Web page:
A son, no matter how loving or willing, usually can’t give a portion of his healthy liver to his ailing father if their blood groups don’t match. This is because the latter’s immune system will mount an attack on the donated organ, perceiving it as foreign and a danger.
But a new Singapore General Hospital (SGH) treatment protocol has allowed a father-and-son pair to undergo a bood-group-incompatible or ABOi liver transplant. The success of the landmark transplant – it is the first in Southeast Asia – means that those needing a liver transplant urgently now have a greater chance of finding a potential donor.
“Typically, the blood group of the donor and recipient must match for liver transplant,” said Associate Professor Jeyaraj Prema Raj, Director, Liver Transplant Programme, SGH, and Head, SingHealth Duke-NUS Liver Transplant Centre.
“With this treatment protocol, ABOi liver transplant may be possible between some recipients and living donors. Both must undergo stringent tests prior to surgery and regular medical follow-up with their doctor post-transplant.”
The SGH liver transplant team used a treatment protocol adapted from transplant centres overseas after studying how it was done in places like Japan and South Korea. The treatment involves only removing the ABOi-blood-group-specific antibodies, he said.
The team also drew on the experience of the SGH kidney transplant team, which has been performing ABOi living-donor kidney transplant and tissue-incompatible transplant since 2009 and 2013 respectively.
“The treatment allowed us to ‘reprogramme’ the human body to accept an ABOi graft , which had not been possible before. Because this was the first case, we had to get it right. Failure would have meant re-transplant or death. But we were confident because this has been done overseas many times,” said Prof Prema Raj, noting that 50 per cent of living liver-transplant donors in Japan and South Korea are ABOi.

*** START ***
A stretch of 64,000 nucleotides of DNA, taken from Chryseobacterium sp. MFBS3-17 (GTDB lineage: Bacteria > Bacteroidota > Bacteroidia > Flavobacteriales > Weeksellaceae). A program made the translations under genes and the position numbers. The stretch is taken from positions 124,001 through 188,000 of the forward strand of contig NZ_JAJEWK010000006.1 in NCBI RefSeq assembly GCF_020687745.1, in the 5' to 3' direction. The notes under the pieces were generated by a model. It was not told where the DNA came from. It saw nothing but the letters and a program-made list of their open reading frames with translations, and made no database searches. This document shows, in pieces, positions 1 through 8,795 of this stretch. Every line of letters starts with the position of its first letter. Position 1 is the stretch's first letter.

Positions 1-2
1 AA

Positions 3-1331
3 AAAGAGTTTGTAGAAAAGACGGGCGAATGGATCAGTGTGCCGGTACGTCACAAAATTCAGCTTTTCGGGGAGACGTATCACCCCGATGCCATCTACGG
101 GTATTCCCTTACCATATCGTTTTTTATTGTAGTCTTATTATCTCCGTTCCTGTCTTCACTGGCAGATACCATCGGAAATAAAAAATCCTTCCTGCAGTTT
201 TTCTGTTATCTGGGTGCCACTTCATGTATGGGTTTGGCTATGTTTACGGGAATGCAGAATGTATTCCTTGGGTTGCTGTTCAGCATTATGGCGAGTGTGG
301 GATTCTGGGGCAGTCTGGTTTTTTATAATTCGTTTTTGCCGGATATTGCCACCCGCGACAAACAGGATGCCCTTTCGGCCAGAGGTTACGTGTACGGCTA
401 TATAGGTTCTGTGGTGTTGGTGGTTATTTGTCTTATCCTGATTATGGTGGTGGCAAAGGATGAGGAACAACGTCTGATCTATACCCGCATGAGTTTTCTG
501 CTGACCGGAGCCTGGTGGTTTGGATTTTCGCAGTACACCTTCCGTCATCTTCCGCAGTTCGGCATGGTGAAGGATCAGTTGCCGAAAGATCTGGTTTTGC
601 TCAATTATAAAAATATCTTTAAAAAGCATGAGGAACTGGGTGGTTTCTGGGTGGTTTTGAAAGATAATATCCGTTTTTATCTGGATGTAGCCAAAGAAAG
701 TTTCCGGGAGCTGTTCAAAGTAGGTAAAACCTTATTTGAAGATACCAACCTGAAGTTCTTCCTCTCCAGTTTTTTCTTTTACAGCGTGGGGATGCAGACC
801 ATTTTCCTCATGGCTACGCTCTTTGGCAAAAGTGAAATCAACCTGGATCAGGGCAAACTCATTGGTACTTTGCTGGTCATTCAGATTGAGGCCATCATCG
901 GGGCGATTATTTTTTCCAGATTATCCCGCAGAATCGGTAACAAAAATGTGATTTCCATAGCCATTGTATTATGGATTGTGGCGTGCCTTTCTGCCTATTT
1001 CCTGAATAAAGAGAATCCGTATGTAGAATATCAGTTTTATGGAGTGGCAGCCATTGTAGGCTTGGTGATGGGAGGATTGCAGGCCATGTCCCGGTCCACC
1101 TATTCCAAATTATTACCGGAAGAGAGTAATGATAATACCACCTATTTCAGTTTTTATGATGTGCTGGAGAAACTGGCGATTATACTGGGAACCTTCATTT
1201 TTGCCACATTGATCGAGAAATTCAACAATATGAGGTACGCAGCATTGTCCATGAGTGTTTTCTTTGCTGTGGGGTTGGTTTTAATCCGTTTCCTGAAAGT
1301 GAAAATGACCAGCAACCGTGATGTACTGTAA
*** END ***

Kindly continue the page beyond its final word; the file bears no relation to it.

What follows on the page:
The SGH team performed the first ABOi living-donor liver transplant in July 2017. Mr Chen Qingzhong, 32, donated part of his liver to his father, Mr Chen Yu Hui, 56, in a 12-hour operation. The son’s blood group is A+ while the father’s is B+.
A son’s sacrifice The elder Mr Chen suffered from liver cancer, hepatitis B and liver cirrhosis. Without a liver transplant, he would have had less than two years to live. He was not eligible to receive a liver from a deceased donor because there was a high chance his cancer could recur. Organs from dead donors are prioritised for liver cancer patients whose illness is least likely to recur.
The younger Mr Chen offered his liver to try and save his father’s life. “The pain from the operation was not as much as not giving Dad a second chance. The physical pain can be overcome,” he said.
To ensure that nothing would go wrong, the team prepped relentlessly. A large multidisciplinary team that included medical and allied health professionals, as well as blood support from the Health Sciences Authority and SGH Blood Bank, was involved.
To prepare for the transplant, the SGH team gave Mr Chen Yu Hui the drug rituximab to suppress production of antibodies in his blood. The drug is normally used to treat some autoimmune diseases and cancer. He was also put on a special dialysis machine to reduce the antibodies already present in his blood to a level low enough for the transplant.
Two weeks after the transplant, the elder Mr Chen went through another round of dialysis. The level of antibodies in his blood was also measured every day to ensure it remained low.
Both men recovered well and continue to receive follow-up medical checks. The younger Mr Chen even became a new father in November 2017. He had 60 per cent of his liver taken out for transplant, but within six weeks of the procedure, his liver grew back to 100 per cent, said Prof Prema Raj.
As with other people who have received a donor organ, the elder Mr Chen will be on immunosuppresants for life. But one year after his transplant, Mr Chen is down to taking just one drug of low dosage, said Prof Prema Raj.
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